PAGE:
Led by researchers at Boston Medical Center (BMC), the study shows the important role that providers play in offering these patients addiction treatment both while in the hospital and after - even if their primary reason for being in the hospital is not for their addiction. In this study, 139 hospitalized individuals with opioid addiction who were not already in treatment were randomized into two groups.
One group received a tapered dose treatment of buprenorphine for withdrawal and referral information about community treatment programs and the other were initiated on buprenorphine, an opioid substitute proven to treat opioid addiction, along with referral to a primary care office-based buprenorphine treatment program. Buprenorphine, which was approved by the Food and Drug Administration in 2002 for the treatment of opioid addiction, is taken orally and helps to curb opioid withdrawal symptoms. Of those in the buprenorphine maintenance group, more than one third (37 percent) reported no illicit opioid/drug use for the month after they left the hospital compared to less than one in ten (nine percent) among the control group.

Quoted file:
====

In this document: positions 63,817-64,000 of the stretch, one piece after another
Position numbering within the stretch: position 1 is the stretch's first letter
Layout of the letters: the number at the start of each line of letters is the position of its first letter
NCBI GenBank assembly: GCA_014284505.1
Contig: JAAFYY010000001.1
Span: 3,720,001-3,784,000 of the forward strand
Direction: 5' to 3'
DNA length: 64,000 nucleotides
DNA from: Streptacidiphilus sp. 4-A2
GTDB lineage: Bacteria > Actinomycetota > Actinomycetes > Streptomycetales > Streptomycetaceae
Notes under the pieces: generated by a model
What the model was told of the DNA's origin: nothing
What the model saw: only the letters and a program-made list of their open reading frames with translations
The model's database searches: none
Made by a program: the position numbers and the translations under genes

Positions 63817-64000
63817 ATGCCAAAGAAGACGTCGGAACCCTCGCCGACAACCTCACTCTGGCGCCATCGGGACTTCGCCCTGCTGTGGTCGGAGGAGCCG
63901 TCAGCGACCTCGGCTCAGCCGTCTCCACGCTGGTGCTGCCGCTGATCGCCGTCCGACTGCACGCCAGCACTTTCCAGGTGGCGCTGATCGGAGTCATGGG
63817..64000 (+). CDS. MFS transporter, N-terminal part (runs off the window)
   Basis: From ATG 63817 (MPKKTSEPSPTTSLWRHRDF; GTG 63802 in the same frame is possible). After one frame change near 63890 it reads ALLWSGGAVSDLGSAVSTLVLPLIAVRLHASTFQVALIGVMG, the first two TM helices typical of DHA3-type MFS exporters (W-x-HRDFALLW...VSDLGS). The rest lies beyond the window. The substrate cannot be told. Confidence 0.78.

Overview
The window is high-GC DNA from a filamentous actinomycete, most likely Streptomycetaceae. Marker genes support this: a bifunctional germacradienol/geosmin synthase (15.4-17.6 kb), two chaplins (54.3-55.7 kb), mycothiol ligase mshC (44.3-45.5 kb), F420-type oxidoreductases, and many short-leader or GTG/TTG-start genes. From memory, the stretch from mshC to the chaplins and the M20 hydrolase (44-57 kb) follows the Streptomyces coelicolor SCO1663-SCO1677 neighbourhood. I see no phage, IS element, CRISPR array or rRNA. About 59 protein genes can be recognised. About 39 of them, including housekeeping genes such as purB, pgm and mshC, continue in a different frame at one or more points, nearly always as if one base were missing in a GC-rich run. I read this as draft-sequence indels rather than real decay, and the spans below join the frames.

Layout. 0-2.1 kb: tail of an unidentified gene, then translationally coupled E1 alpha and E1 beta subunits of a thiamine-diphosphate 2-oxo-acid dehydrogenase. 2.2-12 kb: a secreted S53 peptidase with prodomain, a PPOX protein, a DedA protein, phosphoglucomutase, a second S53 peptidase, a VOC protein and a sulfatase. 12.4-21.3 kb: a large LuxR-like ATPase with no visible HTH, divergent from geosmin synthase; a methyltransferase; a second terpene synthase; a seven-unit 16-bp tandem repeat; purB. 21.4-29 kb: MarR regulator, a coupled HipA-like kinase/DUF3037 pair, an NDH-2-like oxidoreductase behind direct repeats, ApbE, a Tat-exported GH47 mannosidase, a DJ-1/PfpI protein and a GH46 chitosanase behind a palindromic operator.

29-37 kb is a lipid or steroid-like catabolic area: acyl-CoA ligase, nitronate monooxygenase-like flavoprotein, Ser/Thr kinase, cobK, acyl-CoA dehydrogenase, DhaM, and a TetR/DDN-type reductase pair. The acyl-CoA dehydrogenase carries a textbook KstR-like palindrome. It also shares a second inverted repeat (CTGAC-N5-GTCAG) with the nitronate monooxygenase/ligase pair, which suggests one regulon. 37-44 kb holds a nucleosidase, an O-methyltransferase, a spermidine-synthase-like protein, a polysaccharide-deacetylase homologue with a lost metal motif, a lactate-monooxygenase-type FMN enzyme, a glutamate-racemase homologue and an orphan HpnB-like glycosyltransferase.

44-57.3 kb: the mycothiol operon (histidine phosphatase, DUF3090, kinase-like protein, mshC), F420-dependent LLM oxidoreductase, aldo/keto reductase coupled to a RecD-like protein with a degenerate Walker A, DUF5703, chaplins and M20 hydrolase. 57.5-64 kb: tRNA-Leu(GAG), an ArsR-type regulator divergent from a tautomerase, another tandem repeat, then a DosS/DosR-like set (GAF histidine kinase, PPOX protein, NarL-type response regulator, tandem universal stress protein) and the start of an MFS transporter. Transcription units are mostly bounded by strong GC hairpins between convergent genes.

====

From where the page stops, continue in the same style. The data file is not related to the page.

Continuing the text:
These patients also reported, on average, fewer days of illicit drug use and continued to use less over the following six months. This effect was evident despite the fact that these patients did not initially come to the hospital seeking treatment for their addiction. "Unfortunately, referral to substance abuse treatment after discharge is often a secondary concern of physicians caring for hospitalized patients," said Jane Liebschutz, MD, MPH, a physician in general internal medicine at BMC and associate professor of medicine at Boston University School of Medicine, who served as the study's corresponding author. "However, our results show that we can have a marked impact on patient's addiction by addressing it during their hospitalization."